Alec Ounsworth Mo Beauty Review

Album. Released 2009.  

BBC Review

The Big Easy has left its mark on Ounsworth’s debut solo album.

Charles Ubaghs 2009

Odd singing voices often go hand in hand with great pop music. Bob Dylan, Lou Reed and Tom Waits are three famous examples, and they’re not alone. Numerous others have joined them in the ‘distinct voice club’ over the years.

Clap Your Hands Say Yeah frontman Alec Ounsworth has yet to hit the career heights of the illustrious trio mentioned above, but his voice certainly makes him a natural addition to the ranks. Pitched halfway between David Byrne’s oddball croon and the nasal wail of The Violent Femmes’ Gordon Gano, Ounsworth’s offbeat vocal chords helped make his band’s 2005 debut a firm favourite among bloggers and indie fans. 

With CYHSY currently on hiatus, Ounsworth is now stepping out on his own with Mo Beauty, his official solo debut. Recording in New Orleans with long-time Los Lobos producer Steve Berlin and a group of notable local musicians – including Galactic drummer Stanton Moore and former Meters bassist George Porter Jr – Mo Beauty finds Ounsworth subtly shifting gears from the quirky indie-pop that’s defined his output to date. He does it by transplanting his trademark tics to a lush, bombastic bed of Dixieland-tinged pop.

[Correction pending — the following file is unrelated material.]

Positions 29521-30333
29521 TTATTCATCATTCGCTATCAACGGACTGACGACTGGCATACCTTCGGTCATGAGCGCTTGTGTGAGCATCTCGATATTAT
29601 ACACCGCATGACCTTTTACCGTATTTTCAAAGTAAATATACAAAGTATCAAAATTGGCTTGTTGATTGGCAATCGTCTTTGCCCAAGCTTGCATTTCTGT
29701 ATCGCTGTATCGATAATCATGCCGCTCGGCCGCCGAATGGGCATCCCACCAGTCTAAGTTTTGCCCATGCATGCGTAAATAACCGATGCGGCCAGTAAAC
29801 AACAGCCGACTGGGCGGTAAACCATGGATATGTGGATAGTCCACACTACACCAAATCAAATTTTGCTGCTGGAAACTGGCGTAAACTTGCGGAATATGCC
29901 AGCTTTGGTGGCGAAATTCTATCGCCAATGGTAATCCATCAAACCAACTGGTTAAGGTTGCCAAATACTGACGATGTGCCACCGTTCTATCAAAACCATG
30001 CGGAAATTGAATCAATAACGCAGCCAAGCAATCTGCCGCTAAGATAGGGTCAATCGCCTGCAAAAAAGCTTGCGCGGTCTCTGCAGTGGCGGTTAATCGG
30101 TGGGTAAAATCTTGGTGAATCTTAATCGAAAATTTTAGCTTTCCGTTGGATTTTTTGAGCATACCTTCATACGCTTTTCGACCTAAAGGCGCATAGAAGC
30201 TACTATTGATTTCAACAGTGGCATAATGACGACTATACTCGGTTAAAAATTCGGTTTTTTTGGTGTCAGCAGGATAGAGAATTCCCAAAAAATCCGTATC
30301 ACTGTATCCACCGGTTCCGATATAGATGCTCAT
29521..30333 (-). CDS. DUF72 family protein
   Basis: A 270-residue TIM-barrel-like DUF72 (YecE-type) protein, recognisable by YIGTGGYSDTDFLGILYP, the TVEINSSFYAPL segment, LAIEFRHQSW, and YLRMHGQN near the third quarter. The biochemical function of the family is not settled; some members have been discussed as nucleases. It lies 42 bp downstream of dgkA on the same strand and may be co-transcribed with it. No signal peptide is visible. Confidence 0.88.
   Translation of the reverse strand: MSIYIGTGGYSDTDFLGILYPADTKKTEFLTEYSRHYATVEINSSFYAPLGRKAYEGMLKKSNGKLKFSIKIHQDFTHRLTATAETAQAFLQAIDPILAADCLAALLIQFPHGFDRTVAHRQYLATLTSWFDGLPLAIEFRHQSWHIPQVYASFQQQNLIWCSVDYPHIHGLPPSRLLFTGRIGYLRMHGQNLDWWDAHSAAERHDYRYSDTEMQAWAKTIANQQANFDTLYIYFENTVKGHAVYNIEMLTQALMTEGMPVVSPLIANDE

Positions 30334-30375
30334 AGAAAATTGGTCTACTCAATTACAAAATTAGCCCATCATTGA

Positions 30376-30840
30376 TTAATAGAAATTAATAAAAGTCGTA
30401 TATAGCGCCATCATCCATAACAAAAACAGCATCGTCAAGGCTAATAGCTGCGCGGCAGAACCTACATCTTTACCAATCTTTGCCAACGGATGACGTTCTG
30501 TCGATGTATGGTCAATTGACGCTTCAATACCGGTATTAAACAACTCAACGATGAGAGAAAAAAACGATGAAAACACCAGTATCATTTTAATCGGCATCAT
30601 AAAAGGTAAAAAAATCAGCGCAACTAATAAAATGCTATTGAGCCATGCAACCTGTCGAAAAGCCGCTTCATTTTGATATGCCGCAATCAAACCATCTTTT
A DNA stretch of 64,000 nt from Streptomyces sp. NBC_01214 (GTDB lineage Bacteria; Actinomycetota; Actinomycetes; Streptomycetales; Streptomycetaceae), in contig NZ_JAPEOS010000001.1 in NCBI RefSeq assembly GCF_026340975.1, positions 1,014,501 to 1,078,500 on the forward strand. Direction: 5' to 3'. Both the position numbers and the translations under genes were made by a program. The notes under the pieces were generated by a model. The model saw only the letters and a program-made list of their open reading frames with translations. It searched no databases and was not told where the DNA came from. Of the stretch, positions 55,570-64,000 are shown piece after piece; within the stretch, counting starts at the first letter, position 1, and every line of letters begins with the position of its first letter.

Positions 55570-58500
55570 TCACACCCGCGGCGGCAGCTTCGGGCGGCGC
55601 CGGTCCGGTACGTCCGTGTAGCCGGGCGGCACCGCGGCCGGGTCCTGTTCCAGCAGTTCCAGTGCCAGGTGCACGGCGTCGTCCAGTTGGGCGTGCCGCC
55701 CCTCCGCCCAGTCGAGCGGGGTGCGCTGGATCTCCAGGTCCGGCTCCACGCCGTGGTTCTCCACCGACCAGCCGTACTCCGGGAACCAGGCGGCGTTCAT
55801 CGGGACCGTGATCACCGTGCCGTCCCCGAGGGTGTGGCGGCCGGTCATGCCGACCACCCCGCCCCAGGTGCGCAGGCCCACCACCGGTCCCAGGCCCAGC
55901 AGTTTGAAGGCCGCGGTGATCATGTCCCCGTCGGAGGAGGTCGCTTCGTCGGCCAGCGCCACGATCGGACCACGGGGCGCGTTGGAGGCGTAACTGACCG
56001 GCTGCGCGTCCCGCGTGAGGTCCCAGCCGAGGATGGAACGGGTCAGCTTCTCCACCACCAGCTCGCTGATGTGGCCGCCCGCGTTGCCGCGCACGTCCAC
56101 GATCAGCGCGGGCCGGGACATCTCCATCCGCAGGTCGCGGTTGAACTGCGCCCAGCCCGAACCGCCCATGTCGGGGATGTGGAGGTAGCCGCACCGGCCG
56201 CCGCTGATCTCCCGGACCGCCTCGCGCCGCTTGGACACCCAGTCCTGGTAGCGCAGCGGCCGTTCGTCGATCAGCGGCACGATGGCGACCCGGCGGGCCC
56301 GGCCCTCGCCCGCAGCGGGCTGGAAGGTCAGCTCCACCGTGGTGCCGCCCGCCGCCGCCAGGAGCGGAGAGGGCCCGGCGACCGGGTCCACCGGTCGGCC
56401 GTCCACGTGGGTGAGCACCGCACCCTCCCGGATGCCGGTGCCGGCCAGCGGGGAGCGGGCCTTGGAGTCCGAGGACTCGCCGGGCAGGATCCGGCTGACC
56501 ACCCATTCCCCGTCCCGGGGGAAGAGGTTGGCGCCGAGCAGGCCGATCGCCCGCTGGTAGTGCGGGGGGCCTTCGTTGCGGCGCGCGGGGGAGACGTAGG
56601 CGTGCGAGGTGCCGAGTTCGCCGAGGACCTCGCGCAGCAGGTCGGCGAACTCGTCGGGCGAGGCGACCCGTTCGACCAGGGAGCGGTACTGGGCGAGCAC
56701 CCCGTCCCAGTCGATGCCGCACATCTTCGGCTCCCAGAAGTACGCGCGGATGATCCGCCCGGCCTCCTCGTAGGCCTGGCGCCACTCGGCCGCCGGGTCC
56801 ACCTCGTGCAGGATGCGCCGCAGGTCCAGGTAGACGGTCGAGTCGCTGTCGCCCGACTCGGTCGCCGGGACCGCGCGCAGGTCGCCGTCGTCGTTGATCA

Ounsworth claims that Mo Beauty is not a New Orleans record – except for the gentle lament of Holy, Holy, Holy Moses (song for New Orleans) – but the Big Easy has clearly left its mark on the album. Idiots in the Rain is littered with brass horns and a boogie-woogie stomp while Me, You and Watson kicks about with Hammond organ riffs and cranked-up blues guitar licks. For all the record’s pomp, though, it’s the sombre What Fun that takes centre stage with a sparse, country influenced soundtrack and Ounsworth’s pleading cries to an absent lover.

And yet while Mo Beauty is perfectly palatable, it’s also marked by Ounsworth’s refusal to step far out of his comfort zone. He may be surrounded by a group of gifted musicians, but they’re used to smooth out Ounsworth's kinks instead of helping to create the bold, manic visions he occasionally hints at.

Mo Beauty may showcase Alec Ounsworth’s unique voice for now, but he’ll need to take greater risks in the future. Otherwise, he’s likely to be drowned out by those who follow.

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